George Monbiot statement

Successive governments of the UK, including the current one, have pledged repeatedly to limit the country’s greenhouse gas emissions, in order to meet the global target of no more than two degrees of warming. These pledges have taken the form of manifesto promises, public statements, negotiating positions at international talks and cross-party support for the Climate Change Act 2008, which establishes the policy of an 80% cut in greenhouse gas emissions by 2050 as a legal obligation.

But, in common with other governments and international bodies, they have fudged the issue of aviation emissions, collectively failing to bring these within climate targets and emission reduction efforts. As Alice Bows-Larkin's testimony so ably demonstrates, aviation (and shipping) threaten to undermine the UK’s legal and international obligations.

The continued failure to address this issue, combined with the government’s commitment to the continued expansion of aviation capacity, makes a mockery of its pledges and targets, and substantially undermines the global target, affirmed at Paris, of no more than 2 degrees of warming, and ideally no more than 1.5. 

When a government breaks its own promises, undermines its own targets and threatens the common welfare of its own people and of citizens elsewhere in the world, what democratic options are left open to us? There is a long and honourable tradition in this country and elsewhere of citizens taking non-violent direct action in order to challenge unrepresentative, injust and life-threatening political settlements. Without such action, women, agricultural labourers and other propertyless men might have been left without a vote. The apartheid regime in South Africa may have persisted. The British might have remained in India. The transatlantic slave trade might not have come to an end. In fact, there are few aspects of what almost everyone on Earth now regards as human progress that have not been assisted by actions of the kind taken by the Heathrow 13.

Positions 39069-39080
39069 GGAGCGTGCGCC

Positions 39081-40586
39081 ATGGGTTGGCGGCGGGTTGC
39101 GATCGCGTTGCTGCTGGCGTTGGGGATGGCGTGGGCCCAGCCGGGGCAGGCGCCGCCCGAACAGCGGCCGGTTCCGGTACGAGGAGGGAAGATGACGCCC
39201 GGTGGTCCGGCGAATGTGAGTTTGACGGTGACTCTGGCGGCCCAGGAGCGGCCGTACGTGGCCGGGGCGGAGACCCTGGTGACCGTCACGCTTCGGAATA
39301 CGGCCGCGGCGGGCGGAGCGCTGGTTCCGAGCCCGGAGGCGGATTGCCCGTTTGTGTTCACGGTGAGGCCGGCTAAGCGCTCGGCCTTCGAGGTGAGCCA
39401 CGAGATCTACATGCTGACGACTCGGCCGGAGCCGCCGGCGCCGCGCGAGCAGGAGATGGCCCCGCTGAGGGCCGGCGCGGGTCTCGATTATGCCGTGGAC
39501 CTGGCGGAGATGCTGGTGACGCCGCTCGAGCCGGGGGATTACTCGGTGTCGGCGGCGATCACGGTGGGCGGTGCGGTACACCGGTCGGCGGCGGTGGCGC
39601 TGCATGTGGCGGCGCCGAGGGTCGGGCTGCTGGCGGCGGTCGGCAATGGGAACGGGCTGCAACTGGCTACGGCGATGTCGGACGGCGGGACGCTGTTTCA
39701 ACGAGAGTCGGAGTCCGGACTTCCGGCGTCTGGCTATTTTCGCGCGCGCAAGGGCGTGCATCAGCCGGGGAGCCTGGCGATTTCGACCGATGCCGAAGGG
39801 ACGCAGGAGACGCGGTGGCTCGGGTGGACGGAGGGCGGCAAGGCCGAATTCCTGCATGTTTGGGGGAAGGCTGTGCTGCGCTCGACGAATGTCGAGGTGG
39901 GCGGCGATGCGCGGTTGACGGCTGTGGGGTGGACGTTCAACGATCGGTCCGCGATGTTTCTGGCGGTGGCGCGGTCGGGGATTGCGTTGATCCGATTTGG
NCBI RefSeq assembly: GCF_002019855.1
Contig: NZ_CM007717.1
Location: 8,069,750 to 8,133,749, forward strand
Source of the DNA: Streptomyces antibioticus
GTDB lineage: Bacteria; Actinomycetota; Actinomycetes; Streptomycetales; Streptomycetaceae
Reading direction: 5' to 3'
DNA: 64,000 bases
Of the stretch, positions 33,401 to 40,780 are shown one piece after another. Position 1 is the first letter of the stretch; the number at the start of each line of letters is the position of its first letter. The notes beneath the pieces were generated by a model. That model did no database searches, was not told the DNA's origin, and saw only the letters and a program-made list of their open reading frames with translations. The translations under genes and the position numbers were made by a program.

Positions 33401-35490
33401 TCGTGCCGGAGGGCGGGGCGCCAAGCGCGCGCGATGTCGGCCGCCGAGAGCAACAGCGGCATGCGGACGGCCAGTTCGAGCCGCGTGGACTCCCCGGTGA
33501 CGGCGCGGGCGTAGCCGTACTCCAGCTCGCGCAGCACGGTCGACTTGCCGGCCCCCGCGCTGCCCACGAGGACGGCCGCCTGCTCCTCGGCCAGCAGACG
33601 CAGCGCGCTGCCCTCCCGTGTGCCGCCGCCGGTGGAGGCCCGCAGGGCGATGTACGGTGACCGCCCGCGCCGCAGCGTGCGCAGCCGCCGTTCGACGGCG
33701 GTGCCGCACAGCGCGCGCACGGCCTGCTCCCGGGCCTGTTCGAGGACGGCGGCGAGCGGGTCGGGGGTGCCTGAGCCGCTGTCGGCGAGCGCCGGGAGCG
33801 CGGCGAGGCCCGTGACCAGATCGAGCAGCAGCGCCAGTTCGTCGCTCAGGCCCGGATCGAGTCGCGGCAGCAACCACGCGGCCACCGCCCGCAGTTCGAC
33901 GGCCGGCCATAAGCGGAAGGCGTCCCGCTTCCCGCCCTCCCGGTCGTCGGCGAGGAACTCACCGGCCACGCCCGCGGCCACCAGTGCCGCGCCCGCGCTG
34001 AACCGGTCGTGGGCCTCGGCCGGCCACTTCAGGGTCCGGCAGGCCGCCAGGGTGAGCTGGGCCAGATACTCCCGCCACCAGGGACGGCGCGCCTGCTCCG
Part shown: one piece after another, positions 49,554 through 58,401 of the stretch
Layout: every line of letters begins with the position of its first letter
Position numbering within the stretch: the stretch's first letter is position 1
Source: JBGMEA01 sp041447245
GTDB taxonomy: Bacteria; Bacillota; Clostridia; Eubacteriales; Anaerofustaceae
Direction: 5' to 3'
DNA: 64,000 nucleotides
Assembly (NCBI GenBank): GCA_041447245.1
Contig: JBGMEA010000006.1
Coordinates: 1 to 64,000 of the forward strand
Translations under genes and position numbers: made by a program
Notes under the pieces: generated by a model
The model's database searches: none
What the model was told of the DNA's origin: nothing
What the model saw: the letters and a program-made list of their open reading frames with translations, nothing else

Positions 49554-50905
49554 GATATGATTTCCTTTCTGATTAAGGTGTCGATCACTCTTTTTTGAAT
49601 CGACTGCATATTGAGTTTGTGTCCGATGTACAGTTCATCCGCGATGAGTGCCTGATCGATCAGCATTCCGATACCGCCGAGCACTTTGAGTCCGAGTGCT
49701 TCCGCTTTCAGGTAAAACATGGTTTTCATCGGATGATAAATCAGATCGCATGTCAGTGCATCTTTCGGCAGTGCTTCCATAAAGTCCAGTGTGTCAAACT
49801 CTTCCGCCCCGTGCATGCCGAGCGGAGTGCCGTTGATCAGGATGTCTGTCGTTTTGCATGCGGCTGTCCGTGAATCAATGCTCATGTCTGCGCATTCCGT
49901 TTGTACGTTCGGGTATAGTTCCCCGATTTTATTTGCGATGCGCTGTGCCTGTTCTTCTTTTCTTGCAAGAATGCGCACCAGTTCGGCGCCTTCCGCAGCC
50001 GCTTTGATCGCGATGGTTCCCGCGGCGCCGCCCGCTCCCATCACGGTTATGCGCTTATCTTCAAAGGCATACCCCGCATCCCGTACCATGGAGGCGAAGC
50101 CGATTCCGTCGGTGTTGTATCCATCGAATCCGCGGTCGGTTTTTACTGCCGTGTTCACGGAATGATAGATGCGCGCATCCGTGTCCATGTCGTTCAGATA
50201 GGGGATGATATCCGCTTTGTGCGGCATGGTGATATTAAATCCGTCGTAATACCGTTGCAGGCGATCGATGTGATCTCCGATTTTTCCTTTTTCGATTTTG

In years to come, those who put their own liberty and in some cases their lives at risk in order to press governments to take action to prevent climate breakdown will be regarded in the same light as the suffragettes, the chartists, the anti-apartheid activists and the antislavery movement. They will be regarded not as outlaws and subversives, but as democratic heroes. Succeeding generations, struggling with the impacts that our government’s failures to take action on climate change bequeathed them, are likely to be amazed that they could have been seen in any other light.